Om Hidden Nature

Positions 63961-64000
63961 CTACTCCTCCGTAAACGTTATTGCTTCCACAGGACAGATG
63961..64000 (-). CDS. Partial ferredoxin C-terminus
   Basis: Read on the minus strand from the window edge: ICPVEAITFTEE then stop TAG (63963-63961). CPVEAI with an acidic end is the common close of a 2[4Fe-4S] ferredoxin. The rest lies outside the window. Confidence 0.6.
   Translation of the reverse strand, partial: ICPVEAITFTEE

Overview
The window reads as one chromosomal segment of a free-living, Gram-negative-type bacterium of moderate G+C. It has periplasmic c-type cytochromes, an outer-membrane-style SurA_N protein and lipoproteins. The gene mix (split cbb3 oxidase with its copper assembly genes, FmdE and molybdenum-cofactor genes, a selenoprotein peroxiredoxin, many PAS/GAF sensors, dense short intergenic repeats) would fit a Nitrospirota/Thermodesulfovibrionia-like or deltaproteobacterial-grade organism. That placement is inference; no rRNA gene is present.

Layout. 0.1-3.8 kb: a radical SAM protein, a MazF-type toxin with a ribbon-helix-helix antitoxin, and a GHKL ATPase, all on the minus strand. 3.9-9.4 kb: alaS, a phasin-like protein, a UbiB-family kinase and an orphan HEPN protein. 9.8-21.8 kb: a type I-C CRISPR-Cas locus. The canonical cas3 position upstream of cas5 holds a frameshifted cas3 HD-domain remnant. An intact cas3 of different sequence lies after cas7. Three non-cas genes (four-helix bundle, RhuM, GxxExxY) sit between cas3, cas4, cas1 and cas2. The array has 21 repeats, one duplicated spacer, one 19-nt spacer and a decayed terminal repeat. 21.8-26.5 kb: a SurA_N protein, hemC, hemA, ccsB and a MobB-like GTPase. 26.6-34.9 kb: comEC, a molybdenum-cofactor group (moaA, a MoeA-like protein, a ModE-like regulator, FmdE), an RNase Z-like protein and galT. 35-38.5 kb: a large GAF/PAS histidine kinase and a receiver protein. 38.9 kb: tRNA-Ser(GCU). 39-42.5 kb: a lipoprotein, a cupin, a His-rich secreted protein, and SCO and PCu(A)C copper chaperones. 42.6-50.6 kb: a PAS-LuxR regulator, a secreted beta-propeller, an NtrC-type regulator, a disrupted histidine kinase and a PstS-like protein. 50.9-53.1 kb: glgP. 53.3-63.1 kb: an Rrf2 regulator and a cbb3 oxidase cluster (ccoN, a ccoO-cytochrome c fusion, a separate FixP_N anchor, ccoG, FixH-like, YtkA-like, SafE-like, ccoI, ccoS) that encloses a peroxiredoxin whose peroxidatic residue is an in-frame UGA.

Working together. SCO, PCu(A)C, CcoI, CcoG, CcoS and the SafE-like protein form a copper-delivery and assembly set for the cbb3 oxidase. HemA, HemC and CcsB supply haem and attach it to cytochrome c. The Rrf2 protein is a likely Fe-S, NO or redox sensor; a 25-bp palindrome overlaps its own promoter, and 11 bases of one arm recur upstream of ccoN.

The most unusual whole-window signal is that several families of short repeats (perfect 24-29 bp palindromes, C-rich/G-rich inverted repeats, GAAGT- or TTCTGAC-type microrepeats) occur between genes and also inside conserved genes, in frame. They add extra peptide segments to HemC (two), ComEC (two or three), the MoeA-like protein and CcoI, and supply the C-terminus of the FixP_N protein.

'Fowler's moving memoir charts her experience of coming out as a gay woman, alongside her journey through Birmingham's canal networks, mapping both the waterways and the travails of her heart.' Observer 'An emotional and compelling memoir, that left me inspired, both by her bravery in transforming her life, and by the unexpected beauty she finds along the way' Countryfile Magazine 'Fowler beautifully exposes her emotional fragility while also celebrating the unloved nature of buddleia, herons and even the water rats who take refuge among the locks.' i paper 'Fowler captures the beauty of the canal's dishevelled, neglected condition...' Times Literary Supplement 'Thoughtful and heartbreakingly honest ...Beautiful' Press Association 'An astounding memoir' Gay Star News 'Hidden Nature is one of the most thrilling things I've read in a long time' Waterways World 'She writes wonderfully about the species that have carved out a place for themselves amid the discarded shopping trolleys, condom packets and industrial waste' Guardian 'This candid book is as much about mapping the heart as it is about mapping the paths of waterways. Lovely.' Simple Things 'A beautiful memoir' Good Housekeeping 'Gentle, brave and acutely observant' Woman's Weekly Leaving her garden to the mercy of the slugs, the Guardian's award-winning writer Alys Fowler set out in an inflatable kayak to explore Birmingham's canal network, full of little-used waterways where huge pike skulk and kingfishers dart. Her book is about noticing the wild everywhere and what it means to see beauty where you least expect it. What happens when someone who has learned to observe her external world in such detail decides to examine her internal world with the same care? Beautifully written, honest and very moving, Hidden Nature is also the story of Alys Fowler's emotional journey and her coming out as a gay woman: above all, this book is about losing and finding, exploring familiar places and discovering unknown horizons."I felt as if I'd paddled into a new country." The gardening author and Guardian columnist with a distinctive memoir in which she forsakes her garden and takes to paddling Birmingham's little-used canal network in an inflatable kayak. The time and space she allows herself for nature observation--kingfishers, waterlilies, pikes, freshwater mussels and blackberries are all beautifully reflected on--is mirrored by her exploration of her internal self, particularly in the light of leaving her mar...